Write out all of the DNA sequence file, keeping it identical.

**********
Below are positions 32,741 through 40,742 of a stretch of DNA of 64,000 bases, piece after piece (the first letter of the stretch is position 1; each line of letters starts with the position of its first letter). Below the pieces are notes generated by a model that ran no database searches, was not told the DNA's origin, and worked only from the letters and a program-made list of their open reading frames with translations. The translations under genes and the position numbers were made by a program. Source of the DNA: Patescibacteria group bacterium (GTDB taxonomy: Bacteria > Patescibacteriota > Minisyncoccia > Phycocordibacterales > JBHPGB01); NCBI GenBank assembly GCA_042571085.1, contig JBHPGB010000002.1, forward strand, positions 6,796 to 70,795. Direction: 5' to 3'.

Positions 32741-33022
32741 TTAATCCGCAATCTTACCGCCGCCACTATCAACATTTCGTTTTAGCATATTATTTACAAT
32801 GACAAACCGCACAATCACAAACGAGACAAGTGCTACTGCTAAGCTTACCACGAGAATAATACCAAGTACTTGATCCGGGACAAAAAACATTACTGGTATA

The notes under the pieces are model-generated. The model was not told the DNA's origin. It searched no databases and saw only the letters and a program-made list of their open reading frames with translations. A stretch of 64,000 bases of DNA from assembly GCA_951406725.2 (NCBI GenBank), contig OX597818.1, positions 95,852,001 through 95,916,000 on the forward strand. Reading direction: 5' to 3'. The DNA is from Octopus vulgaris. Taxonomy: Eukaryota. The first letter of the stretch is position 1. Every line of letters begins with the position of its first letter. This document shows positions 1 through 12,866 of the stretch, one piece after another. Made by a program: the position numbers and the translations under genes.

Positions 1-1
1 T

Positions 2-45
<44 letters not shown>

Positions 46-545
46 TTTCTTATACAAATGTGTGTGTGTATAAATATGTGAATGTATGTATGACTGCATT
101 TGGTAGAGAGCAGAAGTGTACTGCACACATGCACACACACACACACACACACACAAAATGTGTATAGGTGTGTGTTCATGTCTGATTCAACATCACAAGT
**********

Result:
Below are positions 32,741 through 40,742 of a stretch of DNA of 64,000 bases, piece after piece (the first letter of the stretch is position 1; each line of letters starts with the position of its first letter). Below the pieces are notes generated by a model that ran no database searches, was not told the DNA's origin, and worked only from the letters and a program-made list of their open reading frames with translations. The translations under genes and the position numbers were made by a program. Source of the DNA: Patescibacteria group bacterium (GTDB taxonomy: Bacteria > Patescibacteriota > Minisyncoccia > Phycocordibacterales > JBHPGB01); NCBI GenBank assembly GCA_042571085.1, contig JBHPGB010000002.1, forward strand, positions 6,796 to 70,795. Direction: 5' to 3'.

Positions 32741-33022
32741 TTAATCCGCAATCTTACCGCCGCCACTATCAACATTTCGTTTTAGCATATTATTTACAAT
32801 GACAAACCGCACAATCACAAACGAGACAAGTGCTACTGCTAAGCTTACCACGAGAATAATACCAAGTACTTGATCCGGGACAAAAAACATTACTGGTATA

The notes under the pieces are model-generated. The model was not told the DNA's origin. It searched no databases and saw only the letters and a program-made list of their open reading frames with translations. A stretch of 64,000 bases of DNA from assembly GCA_951406725.2 (NCBI GenBank), contig OX597818.1, positions 95,852,001 through 95,916,000 on the forward strand. Reading direction: 5' to 3'. The DNA is from Octopus vulgaris. Taxonomy: Eukaryota. The first letter of the stretch is position 1. Every line of letters begins with the position of its first letter. This document shows positions 1 through 12,866 of the stretch, one piece after another. Made by a program: the position numbers and the translations under genes.

Positions 1-1
1 T

Positions 2-45
<44 letters not shown>

Positions 46-545
46 TTTCTTATACAAATGTGTGTGTGTATAAATATGTGAATGTATGTATGACTGCATT
101 TGGTAGAGAGCAGAAGTGTACTGCACACATGCACACACACACACACACACACACAAAATGTGTATAGGTGTGTGTTCATGTCTGATTCAACATCACAAGT